Johanna Namir, 323-337-0022, email@example.com, LegalZoom
Rossana Weitekamp, 516-792-1462, firstname.lastname@example.org
Barbara Pruitt, 816-932-1288, email@example.com, Kauffman Foundation
Startup business owners expect lowered consumer demand in the next 12 months, but plan to increase employee hiring, quarterly survey shows
(KANSAS CITY, MO.) April 3, 2012 — Despite remaining generally confident about the prognosis for their own businesses, startup company owners sent mixed signals about their overall economic outlook for the next 12 months, according to the 2012 second quarter Kauffman/LegalZoom Startup Confidence Index released today by the Ewing Marion Kauffman Foundation and LegalZoom.
One-third of the respondents said they plan to hire additional staff in 2012 – a healthy 5 percent increase over the previous survey conducted in January – but the number of respondents who expect deteriorating consumer demand rose by 2 percent (from 25 percent to 27 percent). Those who believe the economy will improve or stay the same (63 percent) dropped by 3 percent, but the expectation that it will "improve significantly" climbed by 2 percent.
Eighty-two percent are confident or very confident that their businesses will be more profitable in the next 12 months than they are today, a minor 1 percent increase from the 81 percent confidence expressed in January's survey.
The Kauffman Foundation sponsored the survey in conjunction with LegalZoom, the nation's leading provider of online legal document services and legal plans to small businesses. The findings are based on 876 responses to a nationwide survey in March 2012 distributed via email to LegalZoom customers who formed their entities within the last 12 months. The Startup Confidence Index is conducted quarterly to gauge entrepreneurial confidence. The next survey will be conducted in July 2012.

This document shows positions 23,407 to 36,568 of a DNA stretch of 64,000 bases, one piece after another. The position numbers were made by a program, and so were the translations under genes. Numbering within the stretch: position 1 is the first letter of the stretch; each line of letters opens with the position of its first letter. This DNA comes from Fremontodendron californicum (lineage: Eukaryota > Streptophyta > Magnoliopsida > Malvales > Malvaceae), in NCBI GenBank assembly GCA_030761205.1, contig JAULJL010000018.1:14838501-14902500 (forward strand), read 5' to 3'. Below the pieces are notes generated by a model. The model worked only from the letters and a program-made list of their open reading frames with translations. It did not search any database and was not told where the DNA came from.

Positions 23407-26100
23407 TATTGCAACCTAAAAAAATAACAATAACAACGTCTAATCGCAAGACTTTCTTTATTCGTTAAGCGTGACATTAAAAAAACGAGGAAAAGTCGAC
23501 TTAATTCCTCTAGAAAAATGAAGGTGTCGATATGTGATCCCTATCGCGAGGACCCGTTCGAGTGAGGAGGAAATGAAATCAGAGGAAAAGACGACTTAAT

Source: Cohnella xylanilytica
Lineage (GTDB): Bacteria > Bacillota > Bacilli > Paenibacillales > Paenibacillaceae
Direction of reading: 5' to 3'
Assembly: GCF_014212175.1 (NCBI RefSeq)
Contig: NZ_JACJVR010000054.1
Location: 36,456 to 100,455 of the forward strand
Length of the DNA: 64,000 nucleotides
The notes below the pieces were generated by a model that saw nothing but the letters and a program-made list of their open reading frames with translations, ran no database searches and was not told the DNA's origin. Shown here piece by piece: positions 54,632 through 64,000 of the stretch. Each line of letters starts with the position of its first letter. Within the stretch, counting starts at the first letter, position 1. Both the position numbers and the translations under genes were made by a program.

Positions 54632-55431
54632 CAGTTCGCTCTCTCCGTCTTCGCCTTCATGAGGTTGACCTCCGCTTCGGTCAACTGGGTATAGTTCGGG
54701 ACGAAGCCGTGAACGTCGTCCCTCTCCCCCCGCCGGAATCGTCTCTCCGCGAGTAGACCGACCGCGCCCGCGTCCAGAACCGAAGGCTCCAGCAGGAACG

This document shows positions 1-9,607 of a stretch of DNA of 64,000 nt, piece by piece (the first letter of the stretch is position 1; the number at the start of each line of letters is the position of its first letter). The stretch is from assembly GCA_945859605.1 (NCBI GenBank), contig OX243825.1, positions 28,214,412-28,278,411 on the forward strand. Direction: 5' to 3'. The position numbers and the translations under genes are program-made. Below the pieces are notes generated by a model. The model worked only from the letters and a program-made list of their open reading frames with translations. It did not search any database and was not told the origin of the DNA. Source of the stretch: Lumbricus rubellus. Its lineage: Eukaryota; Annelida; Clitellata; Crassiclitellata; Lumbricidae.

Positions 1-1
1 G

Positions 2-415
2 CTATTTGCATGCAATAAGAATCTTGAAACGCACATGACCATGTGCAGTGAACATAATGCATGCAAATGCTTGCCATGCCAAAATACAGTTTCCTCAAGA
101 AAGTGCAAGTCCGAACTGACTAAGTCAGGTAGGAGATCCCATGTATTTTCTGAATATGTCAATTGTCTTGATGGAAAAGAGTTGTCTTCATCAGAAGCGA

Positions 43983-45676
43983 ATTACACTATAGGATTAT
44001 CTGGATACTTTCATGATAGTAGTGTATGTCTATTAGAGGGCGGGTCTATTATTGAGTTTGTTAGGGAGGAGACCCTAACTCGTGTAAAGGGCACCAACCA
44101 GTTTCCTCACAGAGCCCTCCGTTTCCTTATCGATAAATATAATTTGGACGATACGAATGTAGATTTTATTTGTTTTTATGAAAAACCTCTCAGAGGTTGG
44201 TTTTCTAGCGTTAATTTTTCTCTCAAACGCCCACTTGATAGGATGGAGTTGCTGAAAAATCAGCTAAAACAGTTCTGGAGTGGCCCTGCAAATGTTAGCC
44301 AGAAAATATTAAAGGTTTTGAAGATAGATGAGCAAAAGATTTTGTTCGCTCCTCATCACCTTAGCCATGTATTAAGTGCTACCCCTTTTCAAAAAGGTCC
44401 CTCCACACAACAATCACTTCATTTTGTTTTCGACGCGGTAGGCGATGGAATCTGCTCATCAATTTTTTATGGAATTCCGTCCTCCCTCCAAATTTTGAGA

"Although the survey involves self-responses and may not be scientific, it nonetheless has important implications", said Robert Litan, vice president of research and policy at the Kauffman Foundation.
"These mixed signals – particularly the decrease in the expectation of consumer demand – likely are attributable to escalating gas prices," Litan said. "It seems clear that entrepreneurs, who remain confident about their companies' abilities to achieve profitability, are counting on themselves first and foremost to push the economy back to health."
The survey also showed a 6 percent drop of business owners operating out of a home office.
"This can be a sign of increased entrepreneurial confidence, the expansion of startups into larger, more established businesses and other factors that represent small business growth," said John Suh, CEO of LegalZoom.
In addition, the number of new business owners who applied for loans or lines of credit in the last year dropped from 20 percent in the first quarter survey to 16 percent in the most recent survey, potentially representing "a combination of trust and optimism that is leading entrepreneurs to invest more of their own money into the economy," Suh said.
The 2Q 2012 Findings: